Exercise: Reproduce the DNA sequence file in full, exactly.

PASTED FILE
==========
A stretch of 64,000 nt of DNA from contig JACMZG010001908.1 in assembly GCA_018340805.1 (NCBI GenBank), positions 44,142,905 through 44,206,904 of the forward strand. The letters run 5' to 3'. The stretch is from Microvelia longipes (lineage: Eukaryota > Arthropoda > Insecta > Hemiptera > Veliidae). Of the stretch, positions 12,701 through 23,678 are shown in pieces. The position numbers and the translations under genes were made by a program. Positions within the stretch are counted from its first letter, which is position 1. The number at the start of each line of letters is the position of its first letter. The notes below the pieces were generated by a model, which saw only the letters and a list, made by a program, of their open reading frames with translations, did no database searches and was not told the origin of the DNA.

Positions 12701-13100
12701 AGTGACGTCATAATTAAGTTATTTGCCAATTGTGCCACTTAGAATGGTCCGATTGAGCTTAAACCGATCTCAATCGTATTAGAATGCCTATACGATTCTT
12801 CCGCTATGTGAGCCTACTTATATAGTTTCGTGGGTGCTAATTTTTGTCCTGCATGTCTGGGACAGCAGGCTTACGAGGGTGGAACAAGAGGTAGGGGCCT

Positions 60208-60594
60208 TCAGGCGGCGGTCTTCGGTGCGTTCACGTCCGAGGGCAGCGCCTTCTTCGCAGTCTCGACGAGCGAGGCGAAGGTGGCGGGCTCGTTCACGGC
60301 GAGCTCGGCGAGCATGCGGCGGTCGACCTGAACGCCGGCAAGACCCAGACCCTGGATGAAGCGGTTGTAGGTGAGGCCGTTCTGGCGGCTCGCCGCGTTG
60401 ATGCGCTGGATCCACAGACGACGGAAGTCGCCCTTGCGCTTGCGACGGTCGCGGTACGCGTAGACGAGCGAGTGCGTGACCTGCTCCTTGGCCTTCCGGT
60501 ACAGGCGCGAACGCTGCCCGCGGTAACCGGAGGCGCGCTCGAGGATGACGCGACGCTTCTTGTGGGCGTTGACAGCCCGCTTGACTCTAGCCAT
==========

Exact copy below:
A stretch of 64,000 nt of DNA from contig JACMZG010001908.1 in assembly GCA_018340805.1 (NCBI GenBank), positions 44,142,905 through 44,206,904 of the forward strand. The letters run 5' to 3'. The stretch is from Microvelia longipes (lineage: Eukaryota > Arthropoda > Insecta > Hemiptera > Veliidae). Of the stretch, positions 12,701 through 23,678 are shown in pieces. The position numbers and the translations under genes were made by a program. Positions within the stretch are counted from its first letter, which is position 1. The number at the start of each line of letters is the position of its first letter. The notes below the pieces were generated by a model, which saw only the letters and a list, made by a program, of their open reading frames with translations, did no database searches and was not told the origin of the DNA.

Positions 12701-13100
12701 AGTGACGTCATAATTAAGTTATTTGCCAATTGTGCCACTTAGAATGGTCCGATTGAGCTTAAACCGATCTCAATCGTATTAGAATGCCTATACGATTCTT
12801 CCGCTATGTGAGCCTACTTATATAGTTTCGTGGGTGCTAATTTTTGTCCTGCATGTCTGGGACAGCAGGCTTACGAGGGTGGAACAAGAGGTAGGGGCCT

Positions 60208-60594
60208 TCAGGCGGCGGTCTTCGGTGCGTTCACGTCCGAGGGCAGCGCCTTCTTCGCAGTCTCGACGAGCGAGGCGAAGGTGGCGGGCTCGTTCACGGC
60301 GAGCTCGGCGAGCATGCGGCGGTCGACCTGAACGCCGGCAAGACCCAGACCCTGGATGAAGCGGTTGTAGGTGAGGCCGTTCTGGCGGCTCGCCGCGTTG
60401 ATGCGCTGGATCCACAGACGACGGAAGTCGCCCTTGCGCTTGCGACGGTCGCGGTACGCGTAGACGAGCGAGTGCGTGACCTGCTCCTTGGCCTTCCGGT
60501 ACAGGCGCGAACGCTGCCCGCGGTAACCGGAGGCGCGCTCGAGGATGACGCGACGCTTCTTGTGGGCGTTGACAGCCCGCTTGACTCTAGCCAT